X-Men’s Legacy Virus

X-Men's Legacy VirusI annoyingly tagged along on my mother’s weekly grocery trips, using them to routinely see if the magazine spinner rack contained a new super-hero adventure.  As a youth, I connected with every aspect of the superhero genre: the ordinary persona was a cover for the true fascinating life away from restrictions.  The grocery store’s spinner rack held many A-list superheroes, such as Batman, Superman, and Captain America, but was overwhelmingly mostly C-list, Ex-Mutants or SleepWalker; others were B-list or cult heroes like the growing Dark Horse line, Ghost or X.  I flipped through each title, sitting on the ground, sampling their plots and characters, but their struggles felt too distant from my own.  It took months for me to find the title that was my life, that reflected everything that I was feeling – the X-Men.  These were heroes that instinctually understood me and I them.  Their world was my world.  I was a mutant and that’s why I didn’t fit in!

The X-Men family of titles when I discovered them were polybagged because they were amid the “X-Cutioner’s Song” storyline, and each issue contained a trading card.  The X-Men’s founder and mentor Professor X had been shot.  Searching for the would-be assassin the X-Men discover the attacker was a clone of Cable, time travelling son from the future of founding member Cyclops.  Before being defeated Cable’s clone, Stryfe, gave a mysterious canister of mutant DNA to the X-Men’s enemy Mr. Sinister, who opened the container to discover it open.  Rather than receiving the genetic code to Cyclops and Jean Grey, another founding X-Men member, Mr. Sinister released the Legacy Virus, a disease created by Stryfe that targeted mutants and disrupted their necessary RNA replication, making the body incapable of creating healthy cells, which resulted in the mutant’s death.  In the final moments of life, the Legacy Virus caused a mutant’s power to flare violently, in effect turning the mutant’s ability – what made them unique amongst other mutants – into the cause of their own destruction.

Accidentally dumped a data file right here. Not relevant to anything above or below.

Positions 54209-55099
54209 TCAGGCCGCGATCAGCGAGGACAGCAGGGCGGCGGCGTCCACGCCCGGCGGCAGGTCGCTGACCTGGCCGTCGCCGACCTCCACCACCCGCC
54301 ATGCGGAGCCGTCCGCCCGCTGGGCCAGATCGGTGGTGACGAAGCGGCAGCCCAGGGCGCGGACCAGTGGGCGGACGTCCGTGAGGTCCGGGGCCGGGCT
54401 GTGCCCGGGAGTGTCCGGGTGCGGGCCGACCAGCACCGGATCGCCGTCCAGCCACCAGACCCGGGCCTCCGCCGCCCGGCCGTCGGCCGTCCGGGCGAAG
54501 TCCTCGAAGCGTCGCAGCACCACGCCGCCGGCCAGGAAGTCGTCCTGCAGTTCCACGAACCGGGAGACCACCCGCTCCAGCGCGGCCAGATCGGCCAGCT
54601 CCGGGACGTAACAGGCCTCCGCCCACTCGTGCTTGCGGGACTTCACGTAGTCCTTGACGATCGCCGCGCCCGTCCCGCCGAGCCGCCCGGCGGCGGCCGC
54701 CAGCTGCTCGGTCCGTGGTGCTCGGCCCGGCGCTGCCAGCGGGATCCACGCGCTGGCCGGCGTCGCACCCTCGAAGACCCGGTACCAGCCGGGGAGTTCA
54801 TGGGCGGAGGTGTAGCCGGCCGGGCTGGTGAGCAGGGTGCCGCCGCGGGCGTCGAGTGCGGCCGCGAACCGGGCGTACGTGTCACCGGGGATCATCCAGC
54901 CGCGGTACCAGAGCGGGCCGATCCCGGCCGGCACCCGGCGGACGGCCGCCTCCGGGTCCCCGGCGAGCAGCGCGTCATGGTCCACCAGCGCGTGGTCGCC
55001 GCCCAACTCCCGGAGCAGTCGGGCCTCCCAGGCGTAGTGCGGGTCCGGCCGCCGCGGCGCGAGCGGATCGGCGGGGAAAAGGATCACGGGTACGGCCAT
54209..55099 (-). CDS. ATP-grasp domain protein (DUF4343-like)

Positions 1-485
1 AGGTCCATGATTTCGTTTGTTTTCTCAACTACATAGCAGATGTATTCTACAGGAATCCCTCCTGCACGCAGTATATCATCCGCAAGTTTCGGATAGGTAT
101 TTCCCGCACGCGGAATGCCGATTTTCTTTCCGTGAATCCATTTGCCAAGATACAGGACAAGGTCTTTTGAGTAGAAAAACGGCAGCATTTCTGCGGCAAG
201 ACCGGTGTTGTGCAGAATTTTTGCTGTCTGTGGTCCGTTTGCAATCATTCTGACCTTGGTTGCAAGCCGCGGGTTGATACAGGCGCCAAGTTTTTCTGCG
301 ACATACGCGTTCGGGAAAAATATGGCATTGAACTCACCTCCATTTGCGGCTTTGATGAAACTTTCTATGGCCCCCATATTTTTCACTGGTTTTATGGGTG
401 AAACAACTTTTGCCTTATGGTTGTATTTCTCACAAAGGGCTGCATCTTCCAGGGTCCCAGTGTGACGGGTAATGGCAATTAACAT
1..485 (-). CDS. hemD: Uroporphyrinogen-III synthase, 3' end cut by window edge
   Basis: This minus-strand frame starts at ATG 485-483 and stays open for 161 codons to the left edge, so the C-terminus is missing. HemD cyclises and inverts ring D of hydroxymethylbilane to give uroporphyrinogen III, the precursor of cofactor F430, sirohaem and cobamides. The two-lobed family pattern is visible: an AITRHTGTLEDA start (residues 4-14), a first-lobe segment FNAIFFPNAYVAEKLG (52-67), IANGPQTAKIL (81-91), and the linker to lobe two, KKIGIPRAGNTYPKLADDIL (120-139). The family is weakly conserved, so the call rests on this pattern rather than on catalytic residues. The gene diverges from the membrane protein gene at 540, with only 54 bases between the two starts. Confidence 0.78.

Underneath the garish early 1990s costumes the X-Men had pathos.  The Avengers and Fantastic Four were friendly clubs occupied by those who found being a super-hero an adventure.  The characters were chums and friends who spent their down time around a pool or squabbling over used condiments.  The X-Men were a found family because there were no other heroes that understood their position in society.  The X-Men didn’t want to save the world, they wanted to live and be left alone.  The villains of other teams wanted their opponents subdued so that victory could be achieved.   Down time for the X-Men was spent training to control their powers, running through numerous survival scenarios because their antagonists were actively attempting to kill and commit genocide.  Still the X-Men believed in showing compassion and empathy to their opponents, believing in finding a common ground to move forward.  The X-Men taught me that exposure to similar experiences has the potential to bring about understanding.


Felix Masquerade

I dreamed of super-powers to be like the mutant X-Men, just as I had dreamed about being like the other boys in school.  I didn’t understand why I had to feel alienated and alone from everyone in my school and home; why couldn’t what made me different be celebrated the way athleticism and super-powers were? The character, Felix, I created was originally purely escapism, a way to join my favorite mutants as I read their new issues.   Over time he developed as I grew, becoming a character that I armored myself with in new and boundary-pushing situations.

The original power I grafted onto Felix were my wish fulfillment, liberating me from the conflicts I had with homosexuality’s shame.  Originally, I gave Felix shapeshifting abilities because I’d be able to become anyone other than myself.  With shapeshifting, I’d reflect the popular students throughout middle and most of high school, avoiding the lonely and isolation prophesized by television and movies.  Changing my appearance, Felix could literally become or match anyone’s desire, gaining the perfection that I had desired.  Being able to shapeshift I’d have more tools at my disposal to make my goals and fantasies match my outside.

Felix was eventually given telepathy as I struggled to juggle the various facades I had created to navigate interactions.  Telepathy ensured that the forms I took would be ideal for whom I was interacting with, removing the guess work about how to be part of the group.  I’d know exactly what to say, be prepared for what others would say, and always have a funny quip to keep grace.  Having the correct words, I’d be able to give the illusion that I was known without having to go through the painful experience of not exposing my queerness.